Wednesday, October 12, 2011
The Love We Make
Just watched the Albert Maysles documentary on Sir Paul and the "The Concert For New York." Have you seen it? You should.
Still haven't watched the second part of Marty's Harrison film, but I will. I've been too caught up in all the solo Paul stuff I spent the last decade recklessly trashing. Plus, I had a great "solo Paul" chinwag with a friend, so the time was right. Once I get Mr. McCartney out of my system, I'll have a better head for George. (I just hope Errol Morris doesn't churn out some rare footage of Maureen Starkey over the next few days. I don't need another distraction.)
The film begins exactly a month and a day after the attacks on 9/11, and what we see is Paul McCartney being Paul McCartney in all his "cute one" glory. I don't think he can help it. And that is why I loved this film. That Beatle stuff sucks me right in.
We see rehearsals for, backstage footage from, and interviews prior to the absolutely huge event at NYC's Madison Square Garden, where so many gathered to pay tribute to the city and its heroes. It's an emotional film for most of it's 105 minutes, but it is always entertaining.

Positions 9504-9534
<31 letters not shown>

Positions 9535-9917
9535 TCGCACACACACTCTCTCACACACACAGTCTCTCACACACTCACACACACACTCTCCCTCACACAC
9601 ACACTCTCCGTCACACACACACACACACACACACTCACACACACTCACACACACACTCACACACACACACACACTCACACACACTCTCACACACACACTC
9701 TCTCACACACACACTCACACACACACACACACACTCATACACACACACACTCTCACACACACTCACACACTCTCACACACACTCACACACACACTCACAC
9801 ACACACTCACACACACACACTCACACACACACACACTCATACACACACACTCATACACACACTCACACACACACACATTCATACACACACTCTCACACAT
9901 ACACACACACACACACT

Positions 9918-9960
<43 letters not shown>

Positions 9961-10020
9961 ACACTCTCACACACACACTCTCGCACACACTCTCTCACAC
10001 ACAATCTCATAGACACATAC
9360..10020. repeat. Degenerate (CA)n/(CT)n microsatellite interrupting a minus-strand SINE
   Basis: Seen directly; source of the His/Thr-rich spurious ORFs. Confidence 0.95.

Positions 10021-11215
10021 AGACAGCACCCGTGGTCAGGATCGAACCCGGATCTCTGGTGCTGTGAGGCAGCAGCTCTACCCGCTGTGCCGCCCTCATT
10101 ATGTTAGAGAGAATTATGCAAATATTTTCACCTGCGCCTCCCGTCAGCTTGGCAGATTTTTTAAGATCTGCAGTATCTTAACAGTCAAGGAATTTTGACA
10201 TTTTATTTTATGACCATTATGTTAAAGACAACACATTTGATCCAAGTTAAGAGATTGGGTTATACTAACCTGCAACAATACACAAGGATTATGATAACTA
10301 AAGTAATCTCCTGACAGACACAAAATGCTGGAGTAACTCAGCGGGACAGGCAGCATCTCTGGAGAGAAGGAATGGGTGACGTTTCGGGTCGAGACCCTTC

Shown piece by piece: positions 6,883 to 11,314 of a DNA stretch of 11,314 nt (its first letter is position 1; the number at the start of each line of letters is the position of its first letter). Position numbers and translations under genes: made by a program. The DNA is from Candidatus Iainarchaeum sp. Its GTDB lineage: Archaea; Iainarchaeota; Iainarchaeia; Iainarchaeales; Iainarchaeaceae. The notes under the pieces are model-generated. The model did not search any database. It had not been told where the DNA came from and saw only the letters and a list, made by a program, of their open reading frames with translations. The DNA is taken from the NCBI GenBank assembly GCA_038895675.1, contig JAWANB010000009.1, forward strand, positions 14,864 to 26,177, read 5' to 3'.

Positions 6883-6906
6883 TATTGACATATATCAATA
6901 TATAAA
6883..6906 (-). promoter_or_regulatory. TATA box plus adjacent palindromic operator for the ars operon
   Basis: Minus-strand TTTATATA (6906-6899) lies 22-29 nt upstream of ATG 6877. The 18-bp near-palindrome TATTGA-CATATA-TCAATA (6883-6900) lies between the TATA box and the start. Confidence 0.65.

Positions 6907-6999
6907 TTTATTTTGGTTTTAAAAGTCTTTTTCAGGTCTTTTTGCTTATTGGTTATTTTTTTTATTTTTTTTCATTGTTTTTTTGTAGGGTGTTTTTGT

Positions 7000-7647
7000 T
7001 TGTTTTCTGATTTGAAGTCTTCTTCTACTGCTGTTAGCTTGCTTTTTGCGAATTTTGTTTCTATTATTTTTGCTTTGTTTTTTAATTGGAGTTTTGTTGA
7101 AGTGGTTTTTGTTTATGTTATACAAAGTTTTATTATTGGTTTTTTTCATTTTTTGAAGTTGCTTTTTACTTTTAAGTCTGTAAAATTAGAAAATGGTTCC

Beatles footage, solo or together continues to affect me. Paul pretty much shakes up everyone he comes in contact with, whether it's fans following him on the street, or celebs from Leonard DiCaprio to Access Hollywood's Pat O'Brien, everyone tries to play it cool, but in the end they just can't. Certainly not as cool as Paul is towards everyone from Dan Rather to Howard Stern.
Those that do play it cool are Paul's peers, and the scenes with Pete Townshend and Eric Clapton, though brief, were both slightly uncomfortable and kind of hilarious. Amidst all the sadness and shock of 9/11, business is still business, and Paul is intent on debuting the song "Freedom," which he had written specifically for this event. No one seems to care, as he talks it up, and basically auditions for these rock and roll legends, singing the chorus, playing air guitar, and trying desperately to get a reaction. Everyone is polite, but you can feel just about everyone thnking, "Just play old stuff!" When Paul tells Clapton, "Just play around in G. You don't even have to think about it," Eric deadpans, "No."
As documentaries go, I think it's quite fab. How you feel about Paul McCartney when it's over is worth discussing.